Following his critically acclaimed Cyprus Avenue at the Royal Court in 2016, award-winning playwright David Ireland’s The End of Hope drops its anchor at the Soho Theatre for a month-long run. Co-produced by the Orange Tree Theatre, Ireland’s dark comedy explores modern relationships, particularly in instances surrounding the need for technological agency. Directed by Max Elton, the two-hander feels like the dramatic representation of a magnet. One ‘north’ and one ‘south’ character fornicate and interact within an invisible magnetic field, attracting and repelling one another as the narrative endures.
Designed by Max Dorey, the setting adds to this sense of magnetism. A lampshade is suspended above a spherical bed, complete with a pale rose-coloured duvet and a glossy pink quilt. The action takes place on and around the bed frame, forever drawing in and then expelling the pair onto an undesirable beige carpet. Settled on a thrust stage, Janet (Elinor Lawless) and Dermot (Rufus Wright) begin on a climax. The duo engages in casual sex, checked boxer shorts decorate Dermot’s ankles, and it isn’t until the lights come up that Janet’s full-body mouse costume and mask become fully identifiable.
Polar opposites are already ingrained within their environment – pink, blue, feminine, masculine, playfulness, modesty, animal and human. However, further conflicts of interest present themselves in the form of post-coital quarrelling, quickly proving to be both outrageous and hilarious. Wright and Lawless execute their delivery and comic timing perfectly, negotiating Ireland’s witty yet objectionable script with care. Discussions of Channel 4 and ITV evolve into racial slurs, giving way to left-wing politics and then mindless homophobic remarks. Sharp inhalations melt into uncontrollable spouts of laughter as Janet and Dermot fall in and out of difference and indifference. Sex seems to be their only defining commonality until the surfaces of both characters fall away to reveal a beautiful woman with low self-esteem, and a famous would-be-gentlemen on an ego trip.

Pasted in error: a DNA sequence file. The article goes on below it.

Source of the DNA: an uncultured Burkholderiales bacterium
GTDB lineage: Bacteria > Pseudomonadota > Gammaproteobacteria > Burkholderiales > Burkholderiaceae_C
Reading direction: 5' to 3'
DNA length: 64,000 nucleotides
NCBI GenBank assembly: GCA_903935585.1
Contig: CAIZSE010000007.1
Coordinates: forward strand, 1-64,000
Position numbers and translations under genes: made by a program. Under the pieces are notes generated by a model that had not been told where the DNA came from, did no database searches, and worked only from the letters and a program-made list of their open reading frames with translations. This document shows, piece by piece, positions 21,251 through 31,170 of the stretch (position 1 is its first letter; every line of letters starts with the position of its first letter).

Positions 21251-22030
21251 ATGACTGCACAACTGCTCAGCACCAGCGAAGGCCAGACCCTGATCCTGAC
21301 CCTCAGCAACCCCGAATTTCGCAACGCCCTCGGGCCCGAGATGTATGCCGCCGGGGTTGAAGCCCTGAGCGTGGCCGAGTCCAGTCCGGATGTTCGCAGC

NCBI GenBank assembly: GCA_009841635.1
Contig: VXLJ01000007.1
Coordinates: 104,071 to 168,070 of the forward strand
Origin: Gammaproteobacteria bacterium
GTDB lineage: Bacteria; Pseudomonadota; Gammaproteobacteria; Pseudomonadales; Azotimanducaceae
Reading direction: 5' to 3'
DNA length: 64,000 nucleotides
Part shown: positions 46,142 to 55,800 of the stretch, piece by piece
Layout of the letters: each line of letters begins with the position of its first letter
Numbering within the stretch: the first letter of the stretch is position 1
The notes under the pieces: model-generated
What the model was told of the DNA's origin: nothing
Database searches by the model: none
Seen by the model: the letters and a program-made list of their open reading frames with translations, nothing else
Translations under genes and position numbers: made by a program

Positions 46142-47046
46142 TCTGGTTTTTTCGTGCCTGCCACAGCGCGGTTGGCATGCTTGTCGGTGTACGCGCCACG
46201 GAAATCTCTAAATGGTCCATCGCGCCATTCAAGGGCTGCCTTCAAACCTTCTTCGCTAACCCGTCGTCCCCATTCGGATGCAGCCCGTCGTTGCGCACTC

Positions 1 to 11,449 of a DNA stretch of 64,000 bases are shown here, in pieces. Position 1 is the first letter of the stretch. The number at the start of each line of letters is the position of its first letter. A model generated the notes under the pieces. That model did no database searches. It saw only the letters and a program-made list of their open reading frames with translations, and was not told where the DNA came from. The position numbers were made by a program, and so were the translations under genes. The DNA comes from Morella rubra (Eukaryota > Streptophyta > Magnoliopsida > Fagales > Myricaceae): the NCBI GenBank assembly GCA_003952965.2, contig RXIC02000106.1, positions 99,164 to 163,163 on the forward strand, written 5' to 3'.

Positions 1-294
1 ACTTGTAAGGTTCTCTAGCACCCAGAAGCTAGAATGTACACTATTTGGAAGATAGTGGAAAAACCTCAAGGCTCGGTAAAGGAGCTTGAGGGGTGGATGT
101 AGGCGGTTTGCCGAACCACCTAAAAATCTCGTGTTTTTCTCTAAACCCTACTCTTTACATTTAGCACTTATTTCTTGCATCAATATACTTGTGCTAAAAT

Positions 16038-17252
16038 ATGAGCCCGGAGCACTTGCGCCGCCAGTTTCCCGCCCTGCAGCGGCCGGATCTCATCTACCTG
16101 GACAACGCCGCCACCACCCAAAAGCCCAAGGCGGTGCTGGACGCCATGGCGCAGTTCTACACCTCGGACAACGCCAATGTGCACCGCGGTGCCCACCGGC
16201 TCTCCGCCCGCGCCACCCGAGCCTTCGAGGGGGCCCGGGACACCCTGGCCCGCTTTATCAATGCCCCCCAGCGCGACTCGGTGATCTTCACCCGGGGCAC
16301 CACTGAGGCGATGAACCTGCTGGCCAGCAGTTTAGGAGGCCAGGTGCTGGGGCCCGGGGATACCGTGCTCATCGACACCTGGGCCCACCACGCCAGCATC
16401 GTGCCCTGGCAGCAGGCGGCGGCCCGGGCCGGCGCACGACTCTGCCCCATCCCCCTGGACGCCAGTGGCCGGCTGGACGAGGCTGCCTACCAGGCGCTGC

Janet’s mouse costume provides the production with a surreal quality. Not only does her disguise take on a divine significance, but it also lends the tryst a dreamlike (or nightmarish) ambience. Despite the dark humour surrounding her reasons for wearing it, the deeper necessity to wrap herself in grey fur and whiskers is that she feels like vermin. This essential feature of the story was touched on so briefly that it denied any real character development, which could be explained by Ireland’s continual use of paradox within his dialogue. As a result, the end of the play sees truth and lie merge into a mass of opportunity and interception so that the narrative cannot progress any further.
Nonetheless, the production was an unexpected novelty and received an enthusiastic reception upon its conclusion. Its subject matter is raw and complex, and despite its title, finishes with a flicker of optimism. The End of Hope makes for an intriguing experience and somehow manages to remain intelligent, offensive and relatable in complete simultaneity. Quite the achievement.
The End of Hope is playing at the Soho Theatre until November 11. For more information and tickets, see www.sohotheatre.com/whats-on/the-end-of-hope/